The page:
Your Financial Strength:
- Being aware of the money messages you received growing up can impact how you feel about money today.
- Be honest with yourself about how you view money. Only then can you begin to work on improving your relationship with it.
- What are your money tendencies? Are you a spender or a saver?
- Learn how your partner views money and identify the money strengths you both bring to the relationship.
- Find ways to change your own thinking and behavior to align with your financial goals.
Financial Suggestions Provided By:
Consumer Credit Counseling Service of Central Oklahoma – CCCS is a non-profit agency committed to helping people help themselves become financially strong individuals and families through counseling, debt management and education. www.cccsok.org or 405-789-2227 or 800-364-2227
- FINRA Investor Education Foundation - www.saveandinvest.org - Unbiased financial tools and information for military families and all investors from the FINRA Foundation.
- Financial Literacy & Education Commission - www.mymoney.gov - Provides information to the public regarding basic financial literacy. Covers topic such as balancing a checkbook, investing for the future and purchasing a home.
- The National Endowment for Financial Education - www.smartaboutmoney.orgwww.smartaboutmoney.org - Provides tips, articles, worksheets and resources to help you manage your money.
- Federal Trade Commission – www.ftc.gov/moneymatters - Information on money basics; budgeting, credit ratings, saving & spending wisely.
The Wealth Cure: putting money in its place by Hill Harper
Using his own journey as a parable, Harper inspires the reader to evaluate their values while explaining the importance of laying a sound financial foundation and how to recognize the worth of your relationships and increase the value of your interactions with the people in your life. Drawing on his personal recollections and true stories from family and friends, Harper helps readers begin to see money not as a goal but as a tool that provides freedom for following their passions. The keys include investing in yourself, tapping the resources you need, and taking responsibility for how those resources are used.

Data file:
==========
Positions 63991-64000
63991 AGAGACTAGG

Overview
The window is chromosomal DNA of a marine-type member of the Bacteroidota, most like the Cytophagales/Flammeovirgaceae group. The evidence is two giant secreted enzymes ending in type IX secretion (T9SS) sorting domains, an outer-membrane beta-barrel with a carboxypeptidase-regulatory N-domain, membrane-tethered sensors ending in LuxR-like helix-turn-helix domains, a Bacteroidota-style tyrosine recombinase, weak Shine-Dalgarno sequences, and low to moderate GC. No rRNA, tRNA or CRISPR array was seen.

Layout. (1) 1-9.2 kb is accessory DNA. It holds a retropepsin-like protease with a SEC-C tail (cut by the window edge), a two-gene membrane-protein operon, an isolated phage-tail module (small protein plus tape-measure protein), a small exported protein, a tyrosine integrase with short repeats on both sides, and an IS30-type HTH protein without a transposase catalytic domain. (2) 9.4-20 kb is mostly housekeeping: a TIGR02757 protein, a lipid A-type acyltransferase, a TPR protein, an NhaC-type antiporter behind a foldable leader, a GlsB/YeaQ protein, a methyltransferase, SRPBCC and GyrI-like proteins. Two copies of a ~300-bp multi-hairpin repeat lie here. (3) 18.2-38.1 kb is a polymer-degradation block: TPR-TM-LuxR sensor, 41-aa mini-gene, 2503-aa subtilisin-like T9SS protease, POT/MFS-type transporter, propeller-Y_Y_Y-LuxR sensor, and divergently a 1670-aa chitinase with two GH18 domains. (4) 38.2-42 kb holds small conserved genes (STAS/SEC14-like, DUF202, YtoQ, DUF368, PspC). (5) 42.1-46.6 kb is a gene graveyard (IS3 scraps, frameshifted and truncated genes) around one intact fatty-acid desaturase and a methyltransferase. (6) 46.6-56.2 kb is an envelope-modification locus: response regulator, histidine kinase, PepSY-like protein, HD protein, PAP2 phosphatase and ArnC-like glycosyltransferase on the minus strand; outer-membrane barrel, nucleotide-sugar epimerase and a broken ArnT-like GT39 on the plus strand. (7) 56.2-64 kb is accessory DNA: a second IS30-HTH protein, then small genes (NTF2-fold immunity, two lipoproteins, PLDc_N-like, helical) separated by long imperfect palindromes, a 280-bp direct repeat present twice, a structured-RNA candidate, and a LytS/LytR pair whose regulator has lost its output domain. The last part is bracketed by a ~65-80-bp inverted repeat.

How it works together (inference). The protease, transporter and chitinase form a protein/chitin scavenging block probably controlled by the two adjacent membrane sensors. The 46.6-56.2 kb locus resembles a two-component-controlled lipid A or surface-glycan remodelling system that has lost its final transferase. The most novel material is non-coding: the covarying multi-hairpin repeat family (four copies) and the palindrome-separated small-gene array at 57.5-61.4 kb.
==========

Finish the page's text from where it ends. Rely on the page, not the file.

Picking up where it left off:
Psych Yourself Rich: get the mindset and discipline you need to build your financial life by Farnoosh Torabi
Shows how to stop agonizing and start organizing; become your own biggest 'money advocate'; assert yourself to stop getting ripped off by financial institutions; make your money count; build momentum; embrace an entrepreneurial spirit; get where you want to go, while others spend decades running in place.
Financially Ever After: the couples' guide to managing money by Jeff D. Opdyke
Covers any and all financial issues that couples face, including budgeting, deciding on whether to have joint or individual accounts, dividing up family financial chores, confronting debt, making major purchases, as well as handling mortgages, employment, children, and even engagement rings. He offers dozens of real-life scenarios between couples, with scripts and suggestions for how to broach delicate money-related subjects with your significant other, whether he or she has a shaky credit history or is feeling left out of family financial decision-making.
Financial Intimacy: how to create a healthy relationship with your money and your mate by Jacquette M. Timmons
Provides a framework for asking questions and exchanging information that allow any couple to know and understand each other's personal financial history. Assessing and improving the emotional impact of managing money in a romantic relationship, this guidebook elevates the conversation about money and provides women with the tools to take the lead.
Get Financially Naked: how to talk money with your honey by Manisha Thako and Sharon Kedar
Accessible and easy to follow, the three-part process presented in this book teaches you how to: accurately interpret your current financial condition; become truly involved in the costs of the couple; move forward using the "three powers steps to financial success.